Economists actually thought car sales would be flat in August. The Econoday consensus was 16.7 million units at a seasonally adjusted annualized rate. Instead, sales plunged to 16.1 million units.
Unit vehicle sales faded noticeably in August, to a 16.1 million annualized rate from 16.7 million in July. This is the lowest rate since February 2014. Sales of domestic-made vehicles fell to 12.7 million from 13.2 million with imports at 3.5 million from 3.6 million. Sales of both cars and light trucks showed declines. These results point to a sharp August reversal from what were unusually strong vehicle sales in the retail sales report for July.
Hurricane Boost Coming?
Bloomberg reports Nissan Leads Sales Plunge in Mixed Results for U.S. Carmakers
In addition to seeing replacement demand from the heavily vehicle-dependent city of Houston, manufacturers led by Ford Motor Co., General Motors Co. and Fiat Chrysler Automobiles NV are expected to sell more pickups, both to support reconstruction efforts and meet demand from a market that already loves trucks. The shares of the three largest U.S. automakers rallied Friday even as the industrywide sales pace missed estimates.
“We think we will see sales in the area increase pretty quickly and we’re confident that will boost the entire market,” Michelle Krebs, an analyst for Autotrader, said by phone. “It’s a big truck and SUV market already, so we expect sales of those vehicles will be strong.”
To meet replacement demand in Texas, carmakers may have to crank up assembly lines just as they did after Hurricane Sandy hit the New York metro area in 2012, and after Hurricane Katrina battered New Orleans in 2005. Boosting production would be welcome change for a U.S. auto industry that’s been laying off workers at passenger-car plants as demand contracts following a record seven-year growth spurt.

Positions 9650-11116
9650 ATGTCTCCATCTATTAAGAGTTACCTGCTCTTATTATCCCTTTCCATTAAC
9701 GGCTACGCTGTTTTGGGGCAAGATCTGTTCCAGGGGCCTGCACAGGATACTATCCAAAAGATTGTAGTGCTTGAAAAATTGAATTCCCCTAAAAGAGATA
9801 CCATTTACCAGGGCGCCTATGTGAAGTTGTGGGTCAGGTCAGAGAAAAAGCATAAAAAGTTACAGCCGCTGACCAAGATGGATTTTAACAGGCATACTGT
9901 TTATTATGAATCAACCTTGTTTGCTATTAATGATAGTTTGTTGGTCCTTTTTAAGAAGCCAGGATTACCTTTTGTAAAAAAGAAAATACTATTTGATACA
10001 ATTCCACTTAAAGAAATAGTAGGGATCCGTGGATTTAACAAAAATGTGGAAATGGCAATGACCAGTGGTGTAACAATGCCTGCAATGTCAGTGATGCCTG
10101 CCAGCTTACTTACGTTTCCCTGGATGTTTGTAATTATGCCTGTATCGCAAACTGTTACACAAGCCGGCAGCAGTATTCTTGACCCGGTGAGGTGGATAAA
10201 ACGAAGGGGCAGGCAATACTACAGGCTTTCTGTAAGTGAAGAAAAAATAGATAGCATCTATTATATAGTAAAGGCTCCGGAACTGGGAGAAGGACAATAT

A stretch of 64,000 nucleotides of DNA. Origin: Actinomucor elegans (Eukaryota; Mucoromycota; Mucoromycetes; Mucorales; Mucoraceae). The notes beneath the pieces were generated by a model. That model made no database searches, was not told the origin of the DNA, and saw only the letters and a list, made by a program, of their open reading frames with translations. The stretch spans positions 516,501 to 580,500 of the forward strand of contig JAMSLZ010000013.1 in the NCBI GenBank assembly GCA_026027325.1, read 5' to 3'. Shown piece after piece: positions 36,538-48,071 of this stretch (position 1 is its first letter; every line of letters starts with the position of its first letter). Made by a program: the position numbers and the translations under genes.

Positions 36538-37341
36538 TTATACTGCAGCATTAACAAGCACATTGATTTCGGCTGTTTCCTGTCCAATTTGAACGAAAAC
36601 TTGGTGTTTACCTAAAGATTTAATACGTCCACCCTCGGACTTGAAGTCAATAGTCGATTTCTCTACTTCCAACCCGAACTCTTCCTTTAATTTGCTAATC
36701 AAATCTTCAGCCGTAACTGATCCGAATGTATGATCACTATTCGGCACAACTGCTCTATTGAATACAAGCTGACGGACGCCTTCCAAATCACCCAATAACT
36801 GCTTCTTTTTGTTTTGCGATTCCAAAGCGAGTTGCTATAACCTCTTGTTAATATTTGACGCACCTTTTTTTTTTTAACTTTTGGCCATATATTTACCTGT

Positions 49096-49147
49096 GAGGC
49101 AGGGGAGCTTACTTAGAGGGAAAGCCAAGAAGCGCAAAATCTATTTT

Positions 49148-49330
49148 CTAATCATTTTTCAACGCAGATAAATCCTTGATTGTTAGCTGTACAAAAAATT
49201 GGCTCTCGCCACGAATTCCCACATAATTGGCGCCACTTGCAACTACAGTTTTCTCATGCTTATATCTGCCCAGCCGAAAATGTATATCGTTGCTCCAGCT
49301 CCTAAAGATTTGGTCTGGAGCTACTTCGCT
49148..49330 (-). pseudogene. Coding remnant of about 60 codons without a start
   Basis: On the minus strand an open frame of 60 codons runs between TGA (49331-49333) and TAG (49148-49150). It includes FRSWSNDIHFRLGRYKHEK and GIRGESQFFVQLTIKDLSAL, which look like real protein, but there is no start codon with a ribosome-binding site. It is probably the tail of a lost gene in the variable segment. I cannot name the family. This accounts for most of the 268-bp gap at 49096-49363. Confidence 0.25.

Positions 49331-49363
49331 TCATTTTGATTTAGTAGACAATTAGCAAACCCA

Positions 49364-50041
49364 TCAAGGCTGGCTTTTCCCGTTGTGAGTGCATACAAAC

Fiat Chrysler led gains Friday with its stock surging 4.8 percent in New York trading. Shares of Ford and GM rose 2.9 percent and 2.2 percent, respectively.
There is “every indication” that Ford will need to boost production in the wake of Hurricane Harvey, Mark LaNeve, Ford’s vice president of U.S. sales and marketing, said on a conference call Friday. He said the period following Katrina is the best proxy the company has for what may happen next.
“The month or two immediately following were weak, as people were recovering and we were trying to get the dealers back on their feet and backfill inventory,” LaNeve said. “But then we saw a very dramatic snap-back in maybe the 60- to 100-day window following it where consumers and companies were replacing their vehicle needs.”
Vehicle sales rose 49 percent in the New York region the month after Sandy, said Jonathan Smoke, chief economist at Cox, the parent company of car-shopping researchers Kelley Blue Book and Autotrader.
The 300,000 to 500,000 cars and trucks that Houston may have lost likely exceeded the 325,000 new vehicles sold in the region during the last 12 months, he said. By comparison, the New York area lost about 250,000 autos related to its 2012 storm.
As many as 130,000 new autos that were on dealer lots in the Houston area may be scrapped as a result of flooding damage, Matthew Stover, an auto analyst for Susquehanna Financial Group, said in a report Wednesday. The losses may actually turn out to be a silver lining, alleviating concerns about bloated car and truck supply that surged earlier this year to the highest level since 2004.
“Harvey may have solved the industry’s inventory problem,” Joe Spak, an auto analyst for RBC Capital Markets, wrote in note to clients Wednesday.
Buffet has 500,000 Cars Insured in Houston
Despite the upbeat auto assessment, Harvey will be a drag on GDP.
Mike “Mish” Shedlock